Is it all in my head?

Hello! I’m 30 with 4 kids and a hubby that is my caregiver. I have had migraines since I was 7, I started recognising the auras and triggers and by 18 I had them manageable. 2008 I started having horrible daily headaches and then with my last pregnancy in 2010 had to have an MRI (had been in hospital several times that month) and they discovered an AVM and my neuro started treating the physical symptoms as Well as my migraines. Now I have daily morning headaches I get so tired I nap any day I have to go run errands, had some physical issues and they just exacerbate the daily headaches nausea and frequent migraines. On neurontin I have 1-3 migraines a week, some times they last up to four days other times they just slam me with an icepick through the eye and nausea and vertigo I get spun out just walking and turning around. But the intense migraines are usually only a few hours. So we are going to 2018… 10 years. We moved to a new state and I have a new Neuro she orders MRI to check AVM.. Says it is an angina not AVM and that my headaches and shooting pains that wake me up… ARE ALL IN MY HEAD… Soooo what the mess do I do now? It is Hell getting a new Dr in my area and I am stuck feeling questioning myself… How could I be doing this to myself? How could random nerve pain be caused intentionally when they wake me up in my sleep? I went on Celexa to see if maybe I needed it… No friggin change in intensity or frequency. Any suggestions would help


Community Answers
  • mattnginger author
    11 months ago

    Thank you so so much! I do have a heart murmur and sometimes my anxiety attacks don’t feel normal so it may be angina I think I’m going to see a better neuro that is more specialized in January. Thank you!

  • Luna
    11 months ago

    Of course it is in your head. Migraine is a neurological brain dysfunction that affects the whole body. I really like this descripton
    http://makethislookawesome.blogspot.com/2011/11/what-is-migraine.html

    Does this sound like what you get? If not, Get a 2nd opinion.
    Angina often is described as pressure, squeezing, burning, or tightness in the chest. The pain or discomfort usually starts behind the breastbone. Pain from angina also can occur in the arms, shoulders, neck, jaw, throat, or back. The pain may feel like indigestion.
    Mar 10, 2013 Angina | NHLBI, NIH
    https://www.nhlbi.nih.gov/health-topics/angina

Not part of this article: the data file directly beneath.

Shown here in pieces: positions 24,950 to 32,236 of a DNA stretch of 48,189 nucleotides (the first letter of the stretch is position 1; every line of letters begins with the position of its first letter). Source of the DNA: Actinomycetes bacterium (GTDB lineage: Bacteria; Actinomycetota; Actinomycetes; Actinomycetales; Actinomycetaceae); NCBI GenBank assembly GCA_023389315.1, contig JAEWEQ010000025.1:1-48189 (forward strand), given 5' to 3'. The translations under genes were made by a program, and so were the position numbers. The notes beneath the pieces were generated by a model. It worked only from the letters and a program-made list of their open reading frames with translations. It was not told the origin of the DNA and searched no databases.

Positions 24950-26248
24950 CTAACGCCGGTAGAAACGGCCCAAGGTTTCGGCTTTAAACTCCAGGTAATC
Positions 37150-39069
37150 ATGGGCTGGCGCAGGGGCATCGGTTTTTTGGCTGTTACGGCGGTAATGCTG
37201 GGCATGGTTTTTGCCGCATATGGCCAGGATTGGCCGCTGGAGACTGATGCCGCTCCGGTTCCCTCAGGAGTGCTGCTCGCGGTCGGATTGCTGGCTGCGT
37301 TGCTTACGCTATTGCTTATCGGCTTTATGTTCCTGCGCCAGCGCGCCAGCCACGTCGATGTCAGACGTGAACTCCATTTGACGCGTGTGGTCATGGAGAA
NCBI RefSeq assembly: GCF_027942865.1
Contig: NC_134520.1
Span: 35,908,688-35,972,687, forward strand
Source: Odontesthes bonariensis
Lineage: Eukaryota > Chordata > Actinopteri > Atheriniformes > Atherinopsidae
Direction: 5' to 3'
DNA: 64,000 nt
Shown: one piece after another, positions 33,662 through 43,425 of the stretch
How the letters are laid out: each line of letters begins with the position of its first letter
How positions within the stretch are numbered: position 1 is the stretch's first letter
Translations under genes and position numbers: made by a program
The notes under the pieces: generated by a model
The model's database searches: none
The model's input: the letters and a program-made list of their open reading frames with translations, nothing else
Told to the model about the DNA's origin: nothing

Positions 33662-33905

• mattnginger author
    11 months ago

    I definitely have migraines even vertigo and be coming sick muscle aches fatigue forgetting words lethargic just a mess. I have a vascular malformation in the brain, that’s the angioma or AVM whatever it is I think it causes some of the neuro symptoms and so my migraines and headaches last longer and can be daily. I feel better reading these comments on getting another Dr

  • Ronan
    11 months ago

    First, see if you can get a second opinion. It is in your head. Migraines are in your head the rest of your body. If you can insist with your doctor for a second opinion I think that may help. I know with myself, migraines usually last up to 3 days and they have changed as I got older. Hormones play a huge part. I hope others will have more suggestion for you.

  • mattnginger author
    11 months ago

    Thank you! I’m going to see if I can see another neuro in January happy holidays!

  • Ronan
    11 months ago

    Same to you. 🙂

    You don’t deserve to be treated that way. It is in your head, physically because it is a migraine. But, psychologically. Not in the least.

    Happy Holidays to you too mattginger.

  • Nancy Harris Bonk moderator
    11 months ago

    Hi mattginger,

    That’s awful! I’m sorry you had to hear that from your new doctor. I highly doubt it’s all in your head and if it were me, I’d look for another doctor ASAP, and preferably a doctor who is an expert in treating migraine disease and headache disorders. Whether or not you have AVM or angina, migraine disease is real and not all in your head!

    So who are these expert doctors? They are board certified in headache medicine, which is different than being certified in neurology. Neurologists may be fine doctors (most of the time) but have a hard time being experts in one area because they treat so many other conditions such as multiple sclerosis, stroke, epilepsy, Parkinson’s and others. Here is information on how these doctors are different ad how to find one; http://migraine.com/blog/how-are-migraine-specialists-different/ and https://migraine.com/blog/really-find-headache-specialist/.

    I know how frustrating it can be to switch doctors, I’ve done it a number of times. I’m currently seeing my 5th true migraine expert and think I may have hit the jackpot!!

    I hope this helps!
    Nancy

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